Caste tension is brewing over the rape and killing of two minor cousins at Katra Sadatganj village in Badaun district. While the deceased girls belonged to the Maurya Shakya caste, the accused are all Yadavs. More importantly, as the victims’ families point out, most of the police staff at the village (some of them since removed) and in nearby areas are also Yadavs.
At Katra Sadatganj, inspector Sarvesh Yadav and head constable Chhatrapal, both Yadavs, were sacked after the girls’ relatives accused them of not registering their complaint.
Data collected by district police officials after allegations of bias against the force by villagers revealed that 11 thanedars or SHOs of the 22 police stations in Badaun district are Yadavs, as are senior inspectors in six other police stations. In a 10-15 km radius around Katra Sadatganj, in an area known as Katri region around the Ganga river, six of the nine police stations have SHOs from the Yadav community.
Apart from Sarvesh and Chhatrapal, the in-charge of the Katra Sadatganj police post, also a Yadav, was suspended after the rapes. In the new team that has taken over, there isn’t a single Yadav.
Senior police officials admit complaints of bias but say there is no proposal yet to transfer these officers. “Action has been taken where there has been prima facie dereliction of duty. It just so happens they are from a particular community. We have tried to post new officers to the Katra Sadatganj chowki to help villagers feel secure,” says SP, Rural, Om Prakash Yadav.
Both Yadavs and Maurya Shakyas are incidentally OBCs but, under the Samajwadi Party dispensation, Yadavs are seen to wield more clout. While they number fewer compared to Maurya Shakyas in Katra Sadatganj, in the region, the Yadavs are numerically stronger.
On Wednesday, family members and neighbours of the two deceased girls sought weapon licences for their “security” from Bareilly Commissioner K Ravindranayak, submitting a list of 23 to be allotted the same. Ravindranayak said the new DM who is to take charge soon will pursue the request. “If family members do not have any criminal history, we will try to facilitate their licences. Our purpose is to create an environment where the bereaved family members feel secure.”
Babu Ram, a friend of the victims’ family, argued that the local constables who are armed with only lathis couldn’t give them protection from the Yadavs. A “witness” in the case, he added that he needed special security. “The accused know I am the only witness, they are already telling the police lies that I am somehow involved. How can we trust the police anyway?” Babu Ram said.
Now the Yadavs are also claiming a threat to them, citing the charged atmosphere in the village. The family of the accused brothers left their house a day after the incident, despite the police security provided to them, and is staying on the banks of the Ganga. Their immediate neighbours who had also left the village have since returned and are now constructing a pucca door to their home for “security”.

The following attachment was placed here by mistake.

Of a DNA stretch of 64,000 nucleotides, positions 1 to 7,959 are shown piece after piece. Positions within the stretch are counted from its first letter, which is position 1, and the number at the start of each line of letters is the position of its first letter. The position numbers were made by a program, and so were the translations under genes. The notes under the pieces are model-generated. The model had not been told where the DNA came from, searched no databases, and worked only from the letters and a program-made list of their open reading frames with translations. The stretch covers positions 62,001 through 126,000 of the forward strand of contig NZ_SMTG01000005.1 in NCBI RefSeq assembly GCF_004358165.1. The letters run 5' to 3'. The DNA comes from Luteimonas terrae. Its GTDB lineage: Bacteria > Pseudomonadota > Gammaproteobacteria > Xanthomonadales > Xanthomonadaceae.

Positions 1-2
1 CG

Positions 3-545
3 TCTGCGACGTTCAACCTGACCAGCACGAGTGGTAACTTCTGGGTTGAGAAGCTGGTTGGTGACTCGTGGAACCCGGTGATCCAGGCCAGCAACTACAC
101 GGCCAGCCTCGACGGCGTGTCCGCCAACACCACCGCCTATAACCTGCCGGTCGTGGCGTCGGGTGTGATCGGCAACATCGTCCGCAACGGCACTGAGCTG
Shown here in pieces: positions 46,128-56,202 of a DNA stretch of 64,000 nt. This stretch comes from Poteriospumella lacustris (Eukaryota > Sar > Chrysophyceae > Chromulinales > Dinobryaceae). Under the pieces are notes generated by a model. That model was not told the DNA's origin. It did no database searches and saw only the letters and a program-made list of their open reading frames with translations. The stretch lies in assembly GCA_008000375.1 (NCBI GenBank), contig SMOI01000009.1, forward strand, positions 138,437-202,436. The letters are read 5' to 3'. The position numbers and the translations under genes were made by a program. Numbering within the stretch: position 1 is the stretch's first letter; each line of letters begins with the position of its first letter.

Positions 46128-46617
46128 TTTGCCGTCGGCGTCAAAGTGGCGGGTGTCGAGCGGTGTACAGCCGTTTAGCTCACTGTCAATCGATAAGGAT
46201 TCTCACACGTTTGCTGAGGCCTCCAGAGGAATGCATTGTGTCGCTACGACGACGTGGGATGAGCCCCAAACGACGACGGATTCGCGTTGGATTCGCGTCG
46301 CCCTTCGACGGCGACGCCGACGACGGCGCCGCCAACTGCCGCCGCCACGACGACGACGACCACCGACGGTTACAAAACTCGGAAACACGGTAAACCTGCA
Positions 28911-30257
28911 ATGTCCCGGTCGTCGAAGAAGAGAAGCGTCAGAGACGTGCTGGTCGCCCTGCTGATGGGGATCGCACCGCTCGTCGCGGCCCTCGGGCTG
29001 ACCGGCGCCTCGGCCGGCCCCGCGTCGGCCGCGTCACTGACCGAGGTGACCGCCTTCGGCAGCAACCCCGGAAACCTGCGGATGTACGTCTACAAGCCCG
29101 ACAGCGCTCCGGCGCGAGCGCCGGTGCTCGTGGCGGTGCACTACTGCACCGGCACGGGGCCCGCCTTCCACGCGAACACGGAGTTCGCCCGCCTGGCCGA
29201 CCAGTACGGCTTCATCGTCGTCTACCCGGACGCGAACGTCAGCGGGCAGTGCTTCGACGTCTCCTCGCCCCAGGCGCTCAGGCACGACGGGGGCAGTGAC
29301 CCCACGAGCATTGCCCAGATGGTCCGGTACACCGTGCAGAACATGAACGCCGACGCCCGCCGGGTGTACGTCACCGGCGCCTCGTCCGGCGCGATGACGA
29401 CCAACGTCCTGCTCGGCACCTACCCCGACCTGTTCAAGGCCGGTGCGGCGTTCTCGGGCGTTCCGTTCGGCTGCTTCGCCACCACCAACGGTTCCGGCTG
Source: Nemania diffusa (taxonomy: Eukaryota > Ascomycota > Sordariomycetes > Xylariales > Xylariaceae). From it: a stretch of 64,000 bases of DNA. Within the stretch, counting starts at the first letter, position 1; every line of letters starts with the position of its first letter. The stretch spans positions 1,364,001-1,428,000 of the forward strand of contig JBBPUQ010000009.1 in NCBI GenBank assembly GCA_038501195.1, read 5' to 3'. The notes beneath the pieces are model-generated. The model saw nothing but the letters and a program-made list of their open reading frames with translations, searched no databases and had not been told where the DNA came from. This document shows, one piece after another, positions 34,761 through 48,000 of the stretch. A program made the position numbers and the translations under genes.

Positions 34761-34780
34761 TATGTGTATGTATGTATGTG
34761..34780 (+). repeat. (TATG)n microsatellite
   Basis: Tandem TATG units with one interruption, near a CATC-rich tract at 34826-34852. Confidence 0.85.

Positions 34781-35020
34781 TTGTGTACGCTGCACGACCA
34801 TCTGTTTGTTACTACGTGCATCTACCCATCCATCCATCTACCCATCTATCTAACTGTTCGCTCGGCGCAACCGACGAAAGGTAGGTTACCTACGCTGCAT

The father of the accused brothers, Veerpal Yadav, returns to his home mostly after sunset to collect rations. “The day the police came to arrest my sons, the Maurya boys came with lathis and stones. They were threatening to come in… I had to take my wife and my eldest son’s wife and run via the backdoor. Have my sons already been declared guilty? Why are we being treated like this?”
His neighbour is reluctant to open his door to anyone, answering almost every knock with, “We are an old couple with our granddaughter, there are no young men here.”
Karan Singh, the pradhan of Jati village that is dominated by Yadavs, said they feel “orphaned”. “I have spoken to pradhans of Yadav hamlets in Kheda Nangla and Badam Nangla. We are trying to speak to the police and Badaun MP Dharmendra Yadav. He came here but only visited the victims’ family and ignored us. Not a single inspector at the police post is from our community anymore. If the accused’s family is being given weapon licences, we will ask the police to also help the father of the accused. If they target us, who will listen to us now?” Singh asked.
While admitting that relations between the two castes had never been so bad, Katra Sadatganj sarpanch Kamal Kant said, “For years there was a lot of threat from Yadavs here. The only action taken against them was during the BSP government. In the last four-five years, with the flooding of the Ganga, many members of the Yadav community have migrated to villages, including ours, or formed small hamlet villages. There is a fear of the Yadavs.”
Kant, who belongs to neither caste, also says there is nothing new in the pro-Yadav bias. According to him, the police post in their village has always been partial towards them. “All the staff was Yadav, they would eat at Yadav homes in the village. For the first time in 30 years, there are no Yadav police officials at the chowki.”